• 546,200 (64%) of the 845,233 recognized public charities do not report to the IRS, leaving 299,033 “active filers.”
  • These 546,200 nonfilers represent the unknown matter. No one knows how many are still active or whether they did much after receiving their 501(c)(3) letters from the IRS. (The July 1, 2006, fee increase for filing the Form 1023 application—which costs most organizations between $500 and $750—may decrease the number of hopeful-but-never-quite-airborne organizations—more about this below).

These numbers, however, create a lopsided impression. The concept of the nonprofit sector, in which a disparate group of organizations (from food pantries to Harvard University) are described as occupying the same section of the economy, sharing a common set of tax exemptions and Tocquevillian social capital–building relationships can be deceptive. Hospitals, for example, account for 60 percent of the total financial activity of the nonprofit sector.5 And, while combining the small with the large is a proven strategy in government relations, especially when demonstrating the negative effects and costs of government regulation, it can be a poor gauge to measure the standing of one’s own nonprofit relative to others.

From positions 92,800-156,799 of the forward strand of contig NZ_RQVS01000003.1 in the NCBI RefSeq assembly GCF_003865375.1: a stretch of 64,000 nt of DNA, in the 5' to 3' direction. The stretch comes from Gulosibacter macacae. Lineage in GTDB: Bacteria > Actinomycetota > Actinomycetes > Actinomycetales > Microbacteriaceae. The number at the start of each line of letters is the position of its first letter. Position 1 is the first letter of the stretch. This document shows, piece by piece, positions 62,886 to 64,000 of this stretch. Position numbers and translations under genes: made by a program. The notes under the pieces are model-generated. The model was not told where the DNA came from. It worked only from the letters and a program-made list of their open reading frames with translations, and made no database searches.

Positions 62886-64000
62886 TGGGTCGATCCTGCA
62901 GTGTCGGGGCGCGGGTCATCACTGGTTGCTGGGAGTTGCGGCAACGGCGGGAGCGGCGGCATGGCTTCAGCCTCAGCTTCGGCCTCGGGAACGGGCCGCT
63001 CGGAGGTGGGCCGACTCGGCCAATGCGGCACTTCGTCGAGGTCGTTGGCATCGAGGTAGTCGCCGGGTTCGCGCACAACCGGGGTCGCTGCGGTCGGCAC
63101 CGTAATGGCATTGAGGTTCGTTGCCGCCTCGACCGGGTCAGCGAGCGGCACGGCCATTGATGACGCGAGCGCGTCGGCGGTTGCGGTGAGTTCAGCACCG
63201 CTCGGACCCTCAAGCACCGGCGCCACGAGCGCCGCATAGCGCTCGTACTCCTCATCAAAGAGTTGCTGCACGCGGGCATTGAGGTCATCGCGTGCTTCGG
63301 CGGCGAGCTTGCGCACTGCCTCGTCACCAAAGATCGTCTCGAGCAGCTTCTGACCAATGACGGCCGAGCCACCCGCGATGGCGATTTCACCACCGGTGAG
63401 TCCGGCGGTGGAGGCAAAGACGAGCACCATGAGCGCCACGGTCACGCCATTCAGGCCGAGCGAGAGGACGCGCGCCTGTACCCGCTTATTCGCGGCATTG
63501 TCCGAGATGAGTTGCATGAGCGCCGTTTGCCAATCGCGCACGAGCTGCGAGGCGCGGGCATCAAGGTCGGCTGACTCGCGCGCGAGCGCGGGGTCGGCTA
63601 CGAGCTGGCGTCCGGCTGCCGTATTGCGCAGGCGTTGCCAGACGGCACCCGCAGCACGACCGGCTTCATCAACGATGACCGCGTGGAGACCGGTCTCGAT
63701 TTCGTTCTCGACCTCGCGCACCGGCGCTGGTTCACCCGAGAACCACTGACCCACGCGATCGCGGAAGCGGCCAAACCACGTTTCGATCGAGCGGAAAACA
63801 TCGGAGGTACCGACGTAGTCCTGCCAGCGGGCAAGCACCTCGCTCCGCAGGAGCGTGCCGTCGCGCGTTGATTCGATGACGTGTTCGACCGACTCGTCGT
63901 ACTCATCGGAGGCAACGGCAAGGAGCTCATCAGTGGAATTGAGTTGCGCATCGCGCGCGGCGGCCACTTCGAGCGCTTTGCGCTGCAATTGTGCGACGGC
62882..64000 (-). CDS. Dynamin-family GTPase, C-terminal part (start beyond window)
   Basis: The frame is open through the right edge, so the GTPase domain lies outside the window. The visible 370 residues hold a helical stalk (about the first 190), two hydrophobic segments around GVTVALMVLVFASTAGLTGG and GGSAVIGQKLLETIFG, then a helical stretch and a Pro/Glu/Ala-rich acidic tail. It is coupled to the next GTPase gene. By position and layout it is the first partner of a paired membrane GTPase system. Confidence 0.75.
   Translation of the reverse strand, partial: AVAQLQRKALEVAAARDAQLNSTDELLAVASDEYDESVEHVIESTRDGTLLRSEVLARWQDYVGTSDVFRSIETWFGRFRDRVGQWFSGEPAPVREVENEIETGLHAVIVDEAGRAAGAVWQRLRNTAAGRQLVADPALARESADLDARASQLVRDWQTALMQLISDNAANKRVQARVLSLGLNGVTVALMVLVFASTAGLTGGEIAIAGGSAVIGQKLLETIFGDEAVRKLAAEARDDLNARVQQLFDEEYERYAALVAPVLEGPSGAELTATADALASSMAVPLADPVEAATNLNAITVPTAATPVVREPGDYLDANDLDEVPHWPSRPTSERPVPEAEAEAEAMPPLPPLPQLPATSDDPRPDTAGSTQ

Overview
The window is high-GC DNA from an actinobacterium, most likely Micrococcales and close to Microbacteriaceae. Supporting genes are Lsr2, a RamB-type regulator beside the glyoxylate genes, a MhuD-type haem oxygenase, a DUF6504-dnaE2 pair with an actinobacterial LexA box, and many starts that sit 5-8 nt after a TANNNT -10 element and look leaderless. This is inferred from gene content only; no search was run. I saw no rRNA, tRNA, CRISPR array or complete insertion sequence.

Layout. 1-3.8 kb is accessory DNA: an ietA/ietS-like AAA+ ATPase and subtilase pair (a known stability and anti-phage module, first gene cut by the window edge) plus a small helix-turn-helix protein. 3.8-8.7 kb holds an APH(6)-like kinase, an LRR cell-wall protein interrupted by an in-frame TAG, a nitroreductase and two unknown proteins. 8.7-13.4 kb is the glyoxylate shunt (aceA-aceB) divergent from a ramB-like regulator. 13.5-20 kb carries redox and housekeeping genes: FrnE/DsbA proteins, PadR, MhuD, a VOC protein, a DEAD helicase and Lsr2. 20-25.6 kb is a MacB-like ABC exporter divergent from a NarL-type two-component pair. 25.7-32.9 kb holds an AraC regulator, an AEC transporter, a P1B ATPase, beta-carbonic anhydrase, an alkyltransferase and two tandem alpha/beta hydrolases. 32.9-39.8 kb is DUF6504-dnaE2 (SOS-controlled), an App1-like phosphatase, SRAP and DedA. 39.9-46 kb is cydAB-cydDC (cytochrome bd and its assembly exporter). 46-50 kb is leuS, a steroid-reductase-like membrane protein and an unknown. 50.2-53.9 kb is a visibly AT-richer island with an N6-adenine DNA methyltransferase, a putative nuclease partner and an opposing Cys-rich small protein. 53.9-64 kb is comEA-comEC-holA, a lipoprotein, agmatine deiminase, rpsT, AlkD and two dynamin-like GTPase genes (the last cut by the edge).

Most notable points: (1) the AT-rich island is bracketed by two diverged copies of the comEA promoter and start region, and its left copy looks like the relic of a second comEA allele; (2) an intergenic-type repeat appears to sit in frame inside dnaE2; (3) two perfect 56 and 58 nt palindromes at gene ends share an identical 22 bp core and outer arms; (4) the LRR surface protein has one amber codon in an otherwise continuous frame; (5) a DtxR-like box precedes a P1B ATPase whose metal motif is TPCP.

Sometimes a single sentence will combine descriptions of local food pantries and neighborhood organizations with the aggregate numbers: 1.4 million charities, 8.3 percent of all wages and salaries paid in the United States, and $1.8 trillion in assets.6 These figures could lead some members of the public to conclude that local pantries and neighborhood organizations must not be so needy after all.

It is interesting but not particularly useful to know that your organization is one of 1.4 million organizations with nearly $3 trillion in assets. Instead, for many boards and managers, the most useful comparisons are those involving “similarly situated organizations”: nonprofits conducting the same kinds of activities, residing in the same geographic location, and having the same size and revenue type. (A tool created to conduct such an analysis was provided in “Financial Strategy Tools: Cohort Analysis,” Nonprofit Quarterly, Spring 2006.)